It was 5:00 on a Sunday, and I still had hours of work to do at the office. My girlfriend – who lived nine hours away and was in town for a rare visit – was sitting alone in my apartment, anxiously waiting for me to finish (and likely reconsidering the wisdom of her choice to date me).
How did I end up in this position? I never really intended to go into investment banking, a field notorious for long hours and insane work schedules. But it was an enticing job right out of college, offering solid job experience and the chance to really see how large businesses worked.
Our schedule wasn’t nearly as strenuous as many of the bigger investment banks, where 100-hour work weeks are the norm. Still, the 60- to 80-hour weeks, unpredictable schedule and inability to commit to people and/or plans quickly grew draining, especially for work that I didn’t love.
I made the decision to quit and started to save as much money as possible. I kept my beater college car longer than necessary in order to save more money – a car so hideous I had to
hide park it blocks from the office. I banked 100% of the bonuses I received and earned a reputation around the office as a bit of a miser. In the small amount of spare time I did have, I read Tim Ferriss’ “The Four-Hour Work Week”and started dreaming about my future plans. I was laying the foundation for my escape.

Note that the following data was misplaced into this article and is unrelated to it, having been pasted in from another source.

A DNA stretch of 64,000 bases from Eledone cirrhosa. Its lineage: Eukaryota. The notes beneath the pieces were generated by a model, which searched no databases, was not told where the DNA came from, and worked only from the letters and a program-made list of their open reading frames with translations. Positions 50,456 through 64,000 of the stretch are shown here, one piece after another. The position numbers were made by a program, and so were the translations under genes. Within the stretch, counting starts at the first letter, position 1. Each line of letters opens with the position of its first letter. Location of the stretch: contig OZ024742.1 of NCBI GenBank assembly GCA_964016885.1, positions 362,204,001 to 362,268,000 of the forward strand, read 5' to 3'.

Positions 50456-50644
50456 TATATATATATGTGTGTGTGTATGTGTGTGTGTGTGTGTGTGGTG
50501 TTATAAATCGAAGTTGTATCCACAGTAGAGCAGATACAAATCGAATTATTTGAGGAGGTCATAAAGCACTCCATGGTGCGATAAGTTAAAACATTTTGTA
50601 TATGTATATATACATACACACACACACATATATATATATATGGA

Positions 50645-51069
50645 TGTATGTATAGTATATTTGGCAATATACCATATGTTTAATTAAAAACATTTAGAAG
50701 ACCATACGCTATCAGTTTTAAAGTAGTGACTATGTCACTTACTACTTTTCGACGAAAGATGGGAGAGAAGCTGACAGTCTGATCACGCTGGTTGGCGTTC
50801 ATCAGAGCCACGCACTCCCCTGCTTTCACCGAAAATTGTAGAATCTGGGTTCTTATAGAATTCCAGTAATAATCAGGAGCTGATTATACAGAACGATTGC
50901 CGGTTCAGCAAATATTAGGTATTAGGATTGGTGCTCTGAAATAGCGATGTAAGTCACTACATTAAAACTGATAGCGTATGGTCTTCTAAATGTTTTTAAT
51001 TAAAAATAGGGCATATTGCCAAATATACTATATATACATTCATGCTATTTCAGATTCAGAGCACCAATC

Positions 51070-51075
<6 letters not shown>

In November of 2007, I quit. It’s both an exhilarating and slightly terrifying feeling to leave a good job to start your own business. After a solo cross-county road trip, I settled down to start building my future. I didn’t know exactly what I wanted to do. I did, however, know the required characteristics I wanted my new venture to have. It needed to:
- Offer a high risk-to-reward ratio
- Require little capital
- Be scalable
- Be location-independent
It’s amazing how a total lack of income motivates you to action. After exploring a number of potential ideas, I quickly settled on e-commerce as a business model that fit all my criteria. I opened up a bank account with $1,500, created an LLC and picked a niche: CB radios.